18. A trip to Nigeria by Bob Finch and Mike Broadhurst (reported in September 1989) found them caught up in student riots during the ride from Ikeja airport to Lagos. They discovered that fixing a branch of a tree to the front of the car identified them as sympathisers and guaranteed their safe passage.
19. We really can't find any specific news item in the issue of February 1990 to explain this particular cartoon. But the figure at front left bears a remarkable resemblance to Andrew Evans.
20. Several months and three issues without a cartoon suggests that Peter Brodrick had left and no substitute had been found. Then, from Sea Containers Australia, came this cartoon with a somewhat familiar style. Investigation revealed that it had been drawn originally by ALB for International Freighting Weekly, and had been altered by SCA to suit their local conditions. Reluctant to risk a breach of copyright, we contacted Albert Saunders via IFW and met him for a drink in a Fleet Street hostelry. He confirmed that the original drawing was his own, gave us permission to use it, and we negotiated a very fine deal whereby he would provide his cartoons "for a pittance" providing we supplied the subject and "catchphrase".
21. The cartoon in Issue 67 of January 1991 was prompted by Ian Routledge's story of McCain's use of 20 to 25 reefer loads of frozen chips daily from Tasmania to Geelong in Victoria.
22. The main theme of Issue 68 was John Keir's and John Bannister's presence in Moscow for Burns Night, when they initiated the Russians into the mysteries of the bagpipe, the kilt, and the haggis.
23. In May 1991 we had some slight misgivings about the political correctness of this cartoon, but we decided it was too outrageous for anyone to imagine an ethnic slur. Ian Routledge had been to Papua New Guinea and recounted some amusing tales.
24. The editorial in July 1991, entitled Separated by the Same Language, was on the subject of problems faced by Rick Lidinsky in "explaining to his countrymen that their use of the English language and his use of the same tongue do not necessarily coincide."
25. This cartoon referred to an article on ventilated containers by James Coulson in the issue of September 1991.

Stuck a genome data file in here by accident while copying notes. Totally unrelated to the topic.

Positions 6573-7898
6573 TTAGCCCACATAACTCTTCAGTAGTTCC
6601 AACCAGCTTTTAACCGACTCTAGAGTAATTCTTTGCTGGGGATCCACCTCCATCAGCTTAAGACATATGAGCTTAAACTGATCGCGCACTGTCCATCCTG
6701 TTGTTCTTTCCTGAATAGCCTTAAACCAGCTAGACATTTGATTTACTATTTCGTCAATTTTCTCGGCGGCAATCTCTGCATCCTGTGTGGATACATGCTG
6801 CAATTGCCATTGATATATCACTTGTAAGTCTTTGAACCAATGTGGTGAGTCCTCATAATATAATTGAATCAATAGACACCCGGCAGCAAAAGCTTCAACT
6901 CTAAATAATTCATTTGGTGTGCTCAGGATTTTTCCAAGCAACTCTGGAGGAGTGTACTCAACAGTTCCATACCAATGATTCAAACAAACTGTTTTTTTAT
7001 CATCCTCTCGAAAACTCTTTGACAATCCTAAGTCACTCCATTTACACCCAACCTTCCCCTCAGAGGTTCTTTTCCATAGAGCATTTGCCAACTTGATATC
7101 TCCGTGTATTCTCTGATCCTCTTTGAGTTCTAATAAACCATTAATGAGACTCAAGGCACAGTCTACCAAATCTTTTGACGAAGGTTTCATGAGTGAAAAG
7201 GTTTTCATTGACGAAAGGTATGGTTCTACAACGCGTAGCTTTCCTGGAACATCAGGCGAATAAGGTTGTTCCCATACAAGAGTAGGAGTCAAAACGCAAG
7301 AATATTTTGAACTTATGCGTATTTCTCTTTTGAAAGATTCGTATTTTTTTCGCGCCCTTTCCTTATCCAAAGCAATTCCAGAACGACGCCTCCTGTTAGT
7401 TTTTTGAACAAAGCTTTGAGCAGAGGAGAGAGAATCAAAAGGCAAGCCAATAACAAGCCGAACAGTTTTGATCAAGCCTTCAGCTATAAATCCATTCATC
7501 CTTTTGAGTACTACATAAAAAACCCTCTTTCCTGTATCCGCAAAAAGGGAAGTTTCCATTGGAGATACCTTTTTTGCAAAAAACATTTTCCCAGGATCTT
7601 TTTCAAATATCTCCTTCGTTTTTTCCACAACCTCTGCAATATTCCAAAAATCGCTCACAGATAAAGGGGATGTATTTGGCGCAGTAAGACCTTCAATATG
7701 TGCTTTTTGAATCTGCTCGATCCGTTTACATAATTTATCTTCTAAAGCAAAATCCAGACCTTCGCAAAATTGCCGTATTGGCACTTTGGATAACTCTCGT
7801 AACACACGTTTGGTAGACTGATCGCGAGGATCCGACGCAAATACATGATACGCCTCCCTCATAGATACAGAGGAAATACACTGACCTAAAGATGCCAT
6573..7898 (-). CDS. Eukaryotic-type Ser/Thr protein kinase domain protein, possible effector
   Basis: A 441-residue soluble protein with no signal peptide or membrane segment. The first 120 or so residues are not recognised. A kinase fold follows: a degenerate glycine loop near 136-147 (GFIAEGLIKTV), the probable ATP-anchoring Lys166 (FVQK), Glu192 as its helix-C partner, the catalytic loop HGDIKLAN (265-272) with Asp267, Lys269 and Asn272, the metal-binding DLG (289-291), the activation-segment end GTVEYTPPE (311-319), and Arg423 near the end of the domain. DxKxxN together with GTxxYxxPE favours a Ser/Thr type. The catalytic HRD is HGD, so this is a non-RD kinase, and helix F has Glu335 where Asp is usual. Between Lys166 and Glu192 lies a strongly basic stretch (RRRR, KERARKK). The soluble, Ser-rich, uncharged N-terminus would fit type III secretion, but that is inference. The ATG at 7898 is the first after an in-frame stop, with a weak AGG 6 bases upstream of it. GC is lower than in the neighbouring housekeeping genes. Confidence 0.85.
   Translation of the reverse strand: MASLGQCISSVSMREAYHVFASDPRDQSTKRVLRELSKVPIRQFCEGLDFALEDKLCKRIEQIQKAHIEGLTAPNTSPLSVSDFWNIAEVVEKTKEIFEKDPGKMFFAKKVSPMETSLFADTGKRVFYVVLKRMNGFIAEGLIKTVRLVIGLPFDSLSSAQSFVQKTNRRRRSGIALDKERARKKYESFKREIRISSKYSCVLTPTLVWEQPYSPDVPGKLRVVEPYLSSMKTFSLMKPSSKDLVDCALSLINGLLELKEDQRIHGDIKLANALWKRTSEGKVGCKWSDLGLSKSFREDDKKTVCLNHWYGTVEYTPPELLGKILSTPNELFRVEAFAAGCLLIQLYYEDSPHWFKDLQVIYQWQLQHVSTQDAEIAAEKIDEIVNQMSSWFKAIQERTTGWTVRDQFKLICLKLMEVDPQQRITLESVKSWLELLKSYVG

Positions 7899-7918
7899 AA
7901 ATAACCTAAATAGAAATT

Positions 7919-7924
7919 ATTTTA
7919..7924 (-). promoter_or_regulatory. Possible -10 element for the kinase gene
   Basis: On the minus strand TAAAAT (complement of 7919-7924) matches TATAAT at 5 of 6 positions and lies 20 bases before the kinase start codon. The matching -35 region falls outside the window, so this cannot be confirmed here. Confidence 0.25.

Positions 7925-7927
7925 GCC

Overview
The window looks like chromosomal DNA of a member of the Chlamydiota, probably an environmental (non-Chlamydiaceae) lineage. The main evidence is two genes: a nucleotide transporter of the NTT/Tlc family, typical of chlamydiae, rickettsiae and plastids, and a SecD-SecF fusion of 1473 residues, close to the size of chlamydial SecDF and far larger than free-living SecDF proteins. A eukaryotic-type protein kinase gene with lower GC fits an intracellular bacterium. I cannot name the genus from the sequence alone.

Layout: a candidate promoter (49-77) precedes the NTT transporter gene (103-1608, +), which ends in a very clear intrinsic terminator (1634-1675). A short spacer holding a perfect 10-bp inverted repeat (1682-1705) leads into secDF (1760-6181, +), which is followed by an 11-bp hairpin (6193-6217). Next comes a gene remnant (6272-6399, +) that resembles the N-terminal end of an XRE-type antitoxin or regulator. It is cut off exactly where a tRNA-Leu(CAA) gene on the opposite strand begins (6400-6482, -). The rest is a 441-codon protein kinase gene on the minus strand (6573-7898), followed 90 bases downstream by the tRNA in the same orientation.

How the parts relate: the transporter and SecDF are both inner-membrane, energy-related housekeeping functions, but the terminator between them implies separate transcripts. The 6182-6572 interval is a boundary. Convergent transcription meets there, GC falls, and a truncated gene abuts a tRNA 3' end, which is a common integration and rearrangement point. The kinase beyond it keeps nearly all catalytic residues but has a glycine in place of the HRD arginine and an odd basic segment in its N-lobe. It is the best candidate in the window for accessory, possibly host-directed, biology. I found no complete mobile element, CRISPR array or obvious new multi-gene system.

26. Rick Lidinsky reported in December 1991 on the Autumn forum held by the National Defense Transportation Association that he attended together with James Coulson. In his opening remarks, the Mayor of Biloxi described his city as "the seafood and sin capital of the Gulf Coast". At checkout three days later, one General was heard to complain: "In three days I haven't seen or tasted either!"
27. This is one of my favourites. It was reported by Joe Grimm of our San Francisco office that two reefers had been leased to a penal institution in the Californian desert. We left it to ALB to use the information as he wished.
28. Willem Kuster supplied an interesting story in April 1992. Entitled Manure in Containers it related to a Netherlands government project to ship manure to Sri Lanka, that would permit return cargoes of edible oils. It was planned to build twenty plants in the Netherlands to process manure into dry pellets. We never heard whether or not it was successful. In the meantime we embellished the cartoon with a parody of an older, rather more risqué limerick :
To ship some manure to Australia
They painted the box like a dahlia;
The colour was fine,
As was the design;
The aroma, alas, was a failure.
29. RAT made his reappearance for the third or fourth time in Issue No. 75 of July 1992. He had earlier recounted a somewhat amusing but vague story that involved an aunt. All attempts to elicit further information from him were unavailing, so we left it to ALB to come up with his own ideas.
30. A prolonged lapse in publication of Issue No. 76 was the result of a combination of circumstances, not least of which was the departure of Andrew Evans (who had been monitoring the newsletter) and the simultaneous removal of the editor from London to the north-east of England. Of great sadness was the loss of our cartoonist Albert Saunders to a sudden and unexpected death. Issue No. 76, when it finally appeared in March 1993 carried an obituary notice and a retrospective of some of his best-liked cartoons. In Summer 1993 Francisco Jimenez kindly offered to fill the breach.
31. Issue No. 78 contained another Francisco effort to complement an article by Andrew Pepper on the supply of two reefers to St. Helena Island in the south Pacific, tied into a reference to the banishment to the island of Napoleon Bonaparte in 1815.
32. Spring 1994 and Francisco's cartoon was based on a story by Rob van Hoewijk of Sea Containers Rotterdam, describing how he had been asked to lecture students, at the secondary school attended by his daughter, on containers and containerisation.
33a, 33b are cartoons by supplied by Francisco Jimenez to illustrate two stories from Sea Containers Scandinavia in the Winter 1995/96 issue, one based on the provision of a container for the carriage of live fish, the other relating to the "arty-crafty" types who were apparently frequenting the Sea Containers Scandinavia's offices.
34. Subsequent issues of the Sea Containers Confidential Newsletter and, in due course, the GE SeaCo Newsletter continued to display cartoons by Francisco Jimenez, but as illustrations to his own articles. He was one of the newsletter's most devoted contributors.